On October 30, the City of Norwalk announced its new Small Business and Main Street Program to help support local businesses and enhance quality of life across the city. Norwalk Mayor Harry Rilling made the announcement at a special press conference at City Hall.
The Small Business and Main Street Program is a $165,000 pilot program. Part of the pilot includes a storefront improvement program with matching grants up to $10,000 to help fund seating, signage, lighting, window replacement, and more. These are critical items to local businesses, but often are pushed aside for operational costs. Additionally, the pilot program will include a streetscape improvement program in the Wall Street area, with funding allocated for benches, flowers, planters, and more. The city will work with local businesses and stakeholders on a comprehensive plan for the area.
“We are so thrilled to announce this pilot program that will help our small businesses and enhance quality of life across Norwalk,” said Mayor Rilling. “We want to be responsive to our community, and be effective and efficient in addressing those concerns. I know this pilot program will make a difference across the city.”
The Small Business and Main Street Program also includes the creation of a special initiative management team that will plan and implement arts, innovation, and technology-based initiatives to further enhance quality of life for residents, businesses, and visitors throughout the urban core. Some projects may include free public WiFi and arts and culture programming.
“I am very pleased with this initiative and what it means for our city. Facade improvements not only benefit Norwalk but help local businesses succeed,” said John Kydes, Common Council majority leader.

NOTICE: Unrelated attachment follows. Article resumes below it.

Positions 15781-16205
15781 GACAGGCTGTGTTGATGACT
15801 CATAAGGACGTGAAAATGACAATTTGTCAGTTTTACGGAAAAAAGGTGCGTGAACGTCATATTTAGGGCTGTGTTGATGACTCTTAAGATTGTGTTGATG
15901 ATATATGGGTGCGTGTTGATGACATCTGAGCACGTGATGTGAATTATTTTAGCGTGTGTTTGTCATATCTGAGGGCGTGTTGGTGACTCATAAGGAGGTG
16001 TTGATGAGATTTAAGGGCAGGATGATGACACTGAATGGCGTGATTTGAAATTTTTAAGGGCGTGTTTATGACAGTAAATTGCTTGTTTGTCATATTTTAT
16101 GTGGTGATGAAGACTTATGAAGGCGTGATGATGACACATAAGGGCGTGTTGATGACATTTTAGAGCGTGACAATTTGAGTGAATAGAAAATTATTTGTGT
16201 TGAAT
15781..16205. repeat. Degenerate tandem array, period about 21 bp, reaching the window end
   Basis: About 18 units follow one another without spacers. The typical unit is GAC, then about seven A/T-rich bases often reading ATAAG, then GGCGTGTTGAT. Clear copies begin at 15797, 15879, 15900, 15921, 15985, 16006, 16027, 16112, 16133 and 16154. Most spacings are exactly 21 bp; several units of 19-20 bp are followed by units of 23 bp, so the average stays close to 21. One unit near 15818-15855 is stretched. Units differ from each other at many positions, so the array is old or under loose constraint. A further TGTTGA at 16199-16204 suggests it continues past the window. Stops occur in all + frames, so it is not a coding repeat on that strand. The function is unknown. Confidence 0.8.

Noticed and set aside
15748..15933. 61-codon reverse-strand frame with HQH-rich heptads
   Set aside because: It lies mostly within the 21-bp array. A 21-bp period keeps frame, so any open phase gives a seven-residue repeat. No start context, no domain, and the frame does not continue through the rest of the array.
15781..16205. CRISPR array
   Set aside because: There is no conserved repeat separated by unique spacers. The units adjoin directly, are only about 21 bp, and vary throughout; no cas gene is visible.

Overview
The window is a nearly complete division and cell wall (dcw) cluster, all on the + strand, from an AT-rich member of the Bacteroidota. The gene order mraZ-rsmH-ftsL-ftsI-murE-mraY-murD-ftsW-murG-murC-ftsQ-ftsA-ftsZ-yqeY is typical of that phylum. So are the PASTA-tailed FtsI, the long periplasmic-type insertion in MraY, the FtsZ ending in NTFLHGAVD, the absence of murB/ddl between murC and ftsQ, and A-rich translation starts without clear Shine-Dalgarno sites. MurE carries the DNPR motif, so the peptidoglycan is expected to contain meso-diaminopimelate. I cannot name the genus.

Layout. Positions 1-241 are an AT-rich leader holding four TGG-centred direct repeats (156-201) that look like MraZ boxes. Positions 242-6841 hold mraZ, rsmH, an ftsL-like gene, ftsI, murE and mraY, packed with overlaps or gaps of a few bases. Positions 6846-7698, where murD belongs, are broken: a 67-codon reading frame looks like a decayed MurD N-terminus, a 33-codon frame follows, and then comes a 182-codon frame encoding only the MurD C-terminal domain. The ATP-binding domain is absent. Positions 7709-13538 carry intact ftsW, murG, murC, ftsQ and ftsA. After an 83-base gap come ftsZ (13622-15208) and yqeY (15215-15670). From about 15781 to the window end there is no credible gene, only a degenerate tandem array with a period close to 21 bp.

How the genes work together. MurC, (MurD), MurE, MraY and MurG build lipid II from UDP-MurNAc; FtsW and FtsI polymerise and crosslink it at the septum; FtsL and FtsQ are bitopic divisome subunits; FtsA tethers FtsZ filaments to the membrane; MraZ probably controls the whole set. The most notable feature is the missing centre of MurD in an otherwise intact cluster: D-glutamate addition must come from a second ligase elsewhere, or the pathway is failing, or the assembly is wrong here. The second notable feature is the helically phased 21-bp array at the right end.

The Program also will fund compactor garbage and recycling receptacles along Wall Street and Washington Street. These receptacles will reduce the amount of waste that overflows from the current open containers and will help address problems with littering. The Economic and Community Development team is also working on a city-wide business inventory to improve communication to the local business community.
“We are pleased this program directly connects to the Plan of Conservation and Development that the Common Council recently passed,” said Tom Livingston, Common Council President. “I am supportive of this program and how it will help our small businesses.”
As part of the Mayor’s reorganization of city government, a new Economic and Community Development Department was created. This Department includes Business Development and Tourism, Neighborhood Improvement and Code Enforcement, Planning and Zoning, and Transportation, Mobility, and Parking. These departments coordinate with each other, and other city departments, on funding, resources, and timelines related to projects, initiatives and day-to-day operations, establishing a more effective and efficient local government structure for residents and businesses in Norwalk.
Funding for the program was requested through the new department during the budget process this spring and became available on July 1. To better inform the launch of the pilot program, the Economic and Community Development team has met with small businesses over the last six months to identify needs. The city then worked to identify gaps in services to support those needs, and developed the pilot program in response.
“The pilot program is meant to address the needs that we’ve heard to date, but we know we haven’t heard from everyone. The program will continue to evolve as we hear from more people on what they need to be successful,” said Jessica Casey, Chief of Economic and Community Development. “We are excited about the pilot program and look forward to implementing these initiatives this fall and throughout next year. I hope residents and businesses reach out to our team – we are here to help.”
Stay up-to-date with the Small Business and Main Street Program by visiting norwalkct.org. To reach the Economic and Community Development team, please email MAlvarado@norwalkct.org.